(Later that day...) The promised screenshot shows several of the things I put together today. In the upper left, you can see the corner of Stardict peeking out. Stardict is a Chinese/English dictionary (which, like all 95% of dictionaries designed by Chinese, lacks pinyin). A cool feature of Stardict is shown in the Mozilla window at the bottom left, where the mouse is hovering over a selected word and a box has popped up with its English definition. In fact, Stardict will do this for pretty much any text you can select anywhere on the desktop. The black window in the far back is a mlterm terminal running a GB2312 environment (the most popular simplified Chinese character encoding), with the multilingualized version of the w3m text browser called w3m-m17n open to the Xinhuanet web page.

The closer black window is another mlterm terminal running a UTF-8 envinronment, editing a document in mined. Mined is a console-based text-editor that support many different encodings, including UTF-8 (as much as I love emacs, its awfully complicated to configure for authoring and editing Chinese documents). The text is being inputted with SCIM, the Smart Common Input Method, in smart pinyin mode. In the bottom right corner, you can see the gedit text editor launched in a simplified Chinese locale, rendering all of its menus in Chinese.

What did I learn from all of this? Besides a few new abbreviations (see above), I learned that it's a pain to install this stuff on linux and it should probably be left to the pros to develop a while longer before the average person can install and use multiple languages on linux with ease. Not that I didn't know that before: I would say that this further cements me into the "OS X is Unix done well" camp. Support for dozens of languages out of the box! But in the end, Linux wins out again by being a perpetual learning experience, a toy that never gets old.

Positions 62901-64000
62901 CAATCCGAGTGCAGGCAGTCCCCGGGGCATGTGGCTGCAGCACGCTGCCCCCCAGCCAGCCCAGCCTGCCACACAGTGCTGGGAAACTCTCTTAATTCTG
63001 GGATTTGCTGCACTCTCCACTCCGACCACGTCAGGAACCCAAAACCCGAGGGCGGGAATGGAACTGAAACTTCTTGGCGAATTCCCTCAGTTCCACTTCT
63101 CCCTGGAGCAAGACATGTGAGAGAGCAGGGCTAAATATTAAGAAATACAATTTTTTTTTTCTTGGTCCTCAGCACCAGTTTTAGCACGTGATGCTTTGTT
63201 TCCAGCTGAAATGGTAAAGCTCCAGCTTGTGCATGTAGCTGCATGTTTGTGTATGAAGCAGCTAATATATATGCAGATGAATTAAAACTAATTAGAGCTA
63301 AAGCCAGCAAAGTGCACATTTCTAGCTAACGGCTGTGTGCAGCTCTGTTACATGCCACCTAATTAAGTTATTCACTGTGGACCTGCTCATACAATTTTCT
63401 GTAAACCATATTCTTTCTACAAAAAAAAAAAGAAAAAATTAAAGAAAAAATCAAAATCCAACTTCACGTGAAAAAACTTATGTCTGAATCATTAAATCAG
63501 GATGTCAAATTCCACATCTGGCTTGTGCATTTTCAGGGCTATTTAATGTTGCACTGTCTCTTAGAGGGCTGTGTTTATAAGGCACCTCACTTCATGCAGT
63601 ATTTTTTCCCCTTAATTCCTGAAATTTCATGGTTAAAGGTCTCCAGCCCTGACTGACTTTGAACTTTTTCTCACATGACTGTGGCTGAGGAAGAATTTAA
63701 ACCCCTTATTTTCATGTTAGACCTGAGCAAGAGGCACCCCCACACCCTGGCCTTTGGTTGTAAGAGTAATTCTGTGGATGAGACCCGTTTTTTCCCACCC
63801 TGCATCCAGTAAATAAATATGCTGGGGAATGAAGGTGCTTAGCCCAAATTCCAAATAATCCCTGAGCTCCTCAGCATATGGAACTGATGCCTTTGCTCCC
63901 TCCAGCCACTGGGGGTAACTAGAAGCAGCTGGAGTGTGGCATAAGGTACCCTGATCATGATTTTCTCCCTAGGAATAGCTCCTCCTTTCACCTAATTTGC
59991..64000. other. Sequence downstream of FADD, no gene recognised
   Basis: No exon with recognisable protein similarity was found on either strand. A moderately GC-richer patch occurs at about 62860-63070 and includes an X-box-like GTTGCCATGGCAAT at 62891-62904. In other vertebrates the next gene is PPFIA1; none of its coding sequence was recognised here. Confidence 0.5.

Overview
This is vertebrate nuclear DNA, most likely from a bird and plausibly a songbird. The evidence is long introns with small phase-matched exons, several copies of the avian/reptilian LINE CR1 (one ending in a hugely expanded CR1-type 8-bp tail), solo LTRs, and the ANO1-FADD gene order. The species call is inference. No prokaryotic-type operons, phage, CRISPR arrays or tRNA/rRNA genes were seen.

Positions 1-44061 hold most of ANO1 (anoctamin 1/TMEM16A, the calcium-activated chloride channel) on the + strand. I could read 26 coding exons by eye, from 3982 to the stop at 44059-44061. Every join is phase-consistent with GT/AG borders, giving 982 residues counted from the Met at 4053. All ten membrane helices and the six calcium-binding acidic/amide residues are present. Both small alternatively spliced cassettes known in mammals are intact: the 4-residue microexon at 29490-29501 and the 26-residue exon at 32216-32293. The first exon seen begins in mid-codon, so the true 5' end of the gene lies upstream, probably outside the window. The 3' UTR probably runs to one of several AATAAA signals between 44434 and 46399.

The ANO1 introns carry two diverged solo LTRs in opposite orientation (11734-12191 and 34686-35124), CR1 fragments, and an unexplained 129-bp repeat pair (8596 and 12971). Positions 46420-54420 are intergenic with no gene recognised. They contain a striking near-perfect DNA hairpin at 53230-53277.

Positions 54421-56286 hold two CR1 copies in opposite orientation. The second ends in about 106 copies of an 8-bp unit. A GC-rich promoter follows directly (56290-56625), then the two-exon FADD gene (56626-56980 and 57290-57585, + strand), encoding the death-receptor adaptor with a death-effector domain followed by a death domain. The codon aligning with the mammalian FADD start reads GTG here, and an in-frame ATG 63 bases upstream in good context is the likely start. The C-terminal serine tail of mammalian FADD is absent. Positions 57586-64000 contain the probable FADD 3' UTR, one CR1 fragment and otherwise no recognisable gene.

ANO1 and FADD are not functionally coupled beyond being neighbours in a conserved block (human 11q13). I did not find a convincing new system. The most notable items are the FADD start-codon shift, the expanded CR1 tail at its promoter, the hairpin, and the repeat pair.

Tuesday, February 24, 2004

我成功了! I got Chinese input working on petisuis.

The background of this page is grey in support of Grey Tuesday.

I found this photoshopped image of a PDA with the screen removed and turned into an abacus.  Hilarious!
(via Erning's Weblog)

Saturday, February 21, 2004

Back in high school I made a couple mix tapes. I can only remember two of the songs I chose:

  1. Poor Old Lu's Ring True
  2. The Vestibules' Bulbous Bouffant

I've stuck them both in the media folder.

Friday, February 20, 2004

I'm trying to come up with a new look for the amateurish, and I'm not inspired. Nevertheless, I did come up with two designs: One and Two. Note the same markup, only a different stylesheet each time. And a disclaimer, these have only been tested in Mozilla and may look funky in other browsers.